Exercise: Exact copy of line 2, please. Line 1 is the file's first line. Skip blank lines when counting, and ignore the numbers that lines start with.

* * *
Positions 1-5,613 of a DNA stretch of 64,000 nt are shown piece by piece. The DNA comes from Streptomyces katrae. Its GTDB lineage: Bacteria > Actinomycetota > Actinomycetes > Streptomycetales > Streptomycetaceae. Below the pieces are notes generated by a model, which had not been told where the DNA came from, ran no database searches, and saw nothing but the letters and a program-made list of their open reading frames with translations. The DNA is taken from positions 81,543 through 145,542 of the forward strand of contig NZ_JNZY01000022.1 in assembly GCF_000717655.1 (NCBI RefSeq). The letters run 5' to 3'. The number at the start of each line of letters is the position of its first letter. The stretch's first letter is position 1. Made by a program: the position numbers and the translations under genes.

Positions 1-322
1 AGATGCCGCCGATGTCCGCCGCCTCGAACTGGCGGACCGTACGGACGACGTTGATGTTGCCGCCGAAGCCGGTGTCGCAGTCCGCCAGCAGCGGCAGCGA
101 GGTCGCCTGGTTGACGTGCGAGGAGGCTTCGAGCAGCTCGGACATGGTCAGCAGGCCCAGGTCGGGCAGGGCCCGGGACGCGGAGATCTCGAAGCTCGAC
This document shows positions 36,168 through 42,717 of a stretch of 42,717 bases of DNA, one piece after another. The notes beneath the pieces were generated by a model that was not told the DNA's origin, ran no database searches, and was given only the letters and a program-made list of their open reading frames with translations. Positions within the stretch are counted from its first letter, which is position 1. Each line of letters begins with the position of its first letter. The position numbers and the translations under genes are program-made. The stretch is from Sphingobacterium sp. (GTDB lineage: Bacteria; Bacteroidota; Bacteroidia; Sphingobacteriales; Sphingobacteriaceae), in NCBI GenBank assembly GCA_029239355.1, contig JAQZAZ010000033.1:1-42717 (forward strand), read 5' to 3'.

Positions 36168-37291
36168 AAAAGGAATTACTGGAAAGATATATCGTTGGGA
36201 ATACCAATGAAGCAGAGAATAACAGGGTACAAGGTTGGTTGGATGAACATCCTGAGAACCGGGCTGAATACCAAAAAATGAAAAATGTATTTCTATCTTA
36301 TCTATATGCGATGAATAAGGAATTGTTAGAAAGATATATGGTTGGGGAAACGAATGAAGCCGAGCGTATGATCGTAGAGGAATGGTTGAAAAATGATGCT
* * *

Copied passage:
Positions 1-322